Its originator makes no moral or ethical statement about the consumption of tobacco, merely using the fact of it to create an aesthetic.

The consumption of tobacco is in this case not an occasion for an accusation or an apology, but for opening out and displaying the world in its component parts, unfolding it in the Deleuzian and Leibnizian sense (Deleuze: Le pli. Leibniz et le baroque, 1988). This unending unfolding, the endless replication, is another characteristic of the biological code referred to above, which regularly reappears in the artist’s serial exercises.

His liking for organisation takes him out into the world. He now no longer just collects his own refuse and stops dropping his cigarette butts on the ground, but he picks up other people’s refuse as well, as if it were a social undertaking. His liking for “cleansing” the world thus acquires a political dimension and is no longer purely a personal act.

Using the tobacco smoked by himself and others, João Leonardo explores a wide range of forms of artistic representation, from Untitled (Self-portrait in profile), the Head sculptures and the drawings in liquid nicotine, to the more conceptual serial works: Untitled (cigarette filter collection) and Untitled (cigarette paper collection).

It is this exhaustive organisation, this desire to waste nothing that makes him the great recycler that he is.

He creates an artistic vocabulary out of an extremely insignificant act, the initially individual and then socially useful collection of cigarette butts. Refuse is not only represented but is transformed chemically, as though in a laboratory, in order to create works that speak of him and his major concerns.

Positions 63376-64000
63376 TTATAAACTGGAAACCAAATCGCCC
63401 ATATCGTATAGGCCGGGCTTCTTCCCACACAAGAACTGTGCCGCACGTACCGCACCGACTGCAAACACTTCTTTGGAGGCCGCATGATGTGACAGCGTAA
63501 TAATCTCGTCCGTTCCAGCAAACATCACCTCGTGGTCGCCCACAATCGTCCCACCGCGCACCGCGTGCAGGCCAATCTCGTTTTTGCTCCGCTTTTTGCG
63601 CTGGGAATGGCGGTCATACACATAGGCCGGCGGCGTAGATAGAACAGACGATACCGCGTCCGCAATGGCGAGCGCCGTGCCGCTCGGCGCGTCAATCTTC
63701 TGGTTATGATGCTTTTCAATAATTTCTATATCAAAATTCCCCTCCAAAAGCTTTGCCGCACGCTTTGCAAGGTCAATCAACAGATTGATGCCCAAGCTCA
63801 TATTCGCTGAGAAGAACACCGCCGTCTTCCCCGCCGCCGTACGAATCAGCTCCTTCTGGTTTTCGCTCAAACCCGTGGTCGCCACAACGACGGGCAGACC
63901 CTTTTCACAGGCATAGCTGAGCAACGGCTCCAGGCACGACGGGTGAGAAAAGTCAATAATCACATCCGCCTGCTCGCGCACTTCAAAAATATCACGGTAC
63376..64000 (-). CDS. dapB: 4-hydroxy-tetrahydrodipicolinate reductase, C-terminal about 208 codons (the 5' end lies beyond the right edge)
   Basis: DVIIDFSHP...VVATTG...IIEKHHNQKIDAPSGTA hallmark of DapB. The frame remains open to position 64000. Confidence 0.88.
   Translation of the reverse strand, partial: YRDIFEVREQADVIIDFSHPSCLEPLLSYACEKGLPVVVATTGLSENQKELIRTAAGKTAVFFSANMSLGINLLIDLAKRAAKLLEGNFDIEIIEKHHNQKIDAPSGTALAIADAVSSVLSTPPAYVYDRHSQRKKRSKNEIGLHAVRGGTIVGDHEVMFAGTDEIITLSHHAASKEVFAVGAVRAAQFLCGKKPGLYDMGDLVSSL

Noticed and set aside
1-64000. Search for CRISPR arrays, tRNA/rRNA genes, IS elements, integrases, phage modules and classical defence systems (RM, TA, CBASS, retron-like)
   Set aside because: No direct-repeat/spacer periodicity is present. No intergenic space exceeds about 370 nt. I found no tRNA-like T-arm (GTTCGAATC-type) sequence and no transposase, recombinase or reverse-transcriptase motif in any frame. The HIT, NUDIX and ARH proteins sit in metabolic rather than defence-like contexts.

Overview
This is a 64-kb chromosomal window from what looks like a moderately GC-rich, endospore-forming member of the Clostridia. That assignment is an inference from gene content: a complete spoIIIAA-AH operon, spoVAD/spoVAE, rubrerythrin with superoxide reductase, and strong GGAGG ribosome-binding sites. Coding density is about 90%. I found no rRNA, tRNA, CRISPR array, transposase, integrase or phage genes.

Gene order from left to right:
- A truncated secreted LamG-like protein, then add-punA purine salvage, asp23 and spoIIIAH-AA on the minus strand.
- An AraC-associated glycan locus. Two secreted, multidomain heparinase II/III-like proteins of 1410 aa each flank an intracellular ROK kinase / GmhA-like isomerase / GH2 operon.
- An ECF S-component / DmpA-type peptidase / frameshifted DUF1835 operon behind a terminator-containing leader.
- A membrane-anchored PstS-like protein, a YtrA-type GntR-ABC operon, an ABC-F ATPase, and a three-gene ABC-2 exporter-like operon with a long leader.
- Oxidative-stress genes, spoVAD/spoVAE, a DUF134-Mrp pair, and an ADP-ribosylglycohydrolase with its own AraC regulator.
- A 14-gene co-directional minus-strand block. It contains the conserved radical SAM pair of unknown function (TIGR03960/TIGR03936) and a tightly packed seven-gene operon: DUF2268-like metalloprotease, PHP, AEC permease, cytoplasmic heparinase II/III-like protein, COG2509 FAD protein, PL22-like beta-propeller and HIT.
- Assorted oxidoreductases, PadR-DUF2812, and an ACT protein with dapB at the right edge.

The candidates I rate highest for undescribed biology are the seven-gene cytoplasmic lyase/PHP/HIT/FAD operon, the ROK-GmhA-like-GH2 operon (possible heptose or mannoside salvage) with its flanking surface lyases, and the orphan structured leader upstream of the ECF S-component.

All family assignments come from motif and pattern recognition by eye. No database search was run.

I cannot help alluding to Alain Resnais’s film Smoking/No Smoking (1993), in which the great French director addresses the fact that such a trivial act as reaching for a cigarette can change the course of the world. His film explores a plethora of possibilities deriving from this one decision, to smoke or not to smoke. Chance plays a part at that moment, with the possibility of an aberration. A slight change in the original circumstances can, as chaos theory teaches us, lead to a different outcome; in this case to a story line in the film that branches off and heads in a different direction – a different work and hence a different world.

We can also view this exhibition as an essay on breathing: one might say that the exhibition has taken a deep breath. But above all it is about breathing and combustion.

And there are three stages to this combustion. The first stage is the cigarette’s past, external combustion as it were. The second is the internal combustion inherent in the act of inhaling (“breathe in, breathe out” again), which occurs in the lungs. And lastly, there is a kind of aesthetic anti-combustion. The combustion uses oxygen to release energy and produce simpler units of material. But João Leonardo stops the burning of the cigarette, holds his breath so to speak, in order to fix the materials released by this process. And with what remains he constructs a whole lexicon of possibilities.

A third territory is opened up by this minute handiwork, hovering between scientific precision and artistic story-telling, a territory that is scientific in its organisation and precision but is clearly artistic in its creative content. João Leonardo uses a theory of waste to create his own poetics.

Paulo Cunha e Silva

Rome, February 2011

Paulo Cunha e Silva is a doctor of medicine and lectures in contemporary philosophy at the University of Porto. The main focus of his research, teaching and publications is the place of the body and corporeality in the present day. He is also active as an art critic, essayist, curator, columnist and television commentator. He is currently the Cultural Counsellor at the Portuguese Embassy in Rome. From 2003 to 2005 he was Director of the Portuguese State Institute of Arts, and in 2001 he was one of those chiefly responsible for the cultural programme of Porto Cultural Capital of Europe. Since 1998 he has worked with the Fundação Serralves, a cultural foundation for which he has commissioned various interdisciplinary projects.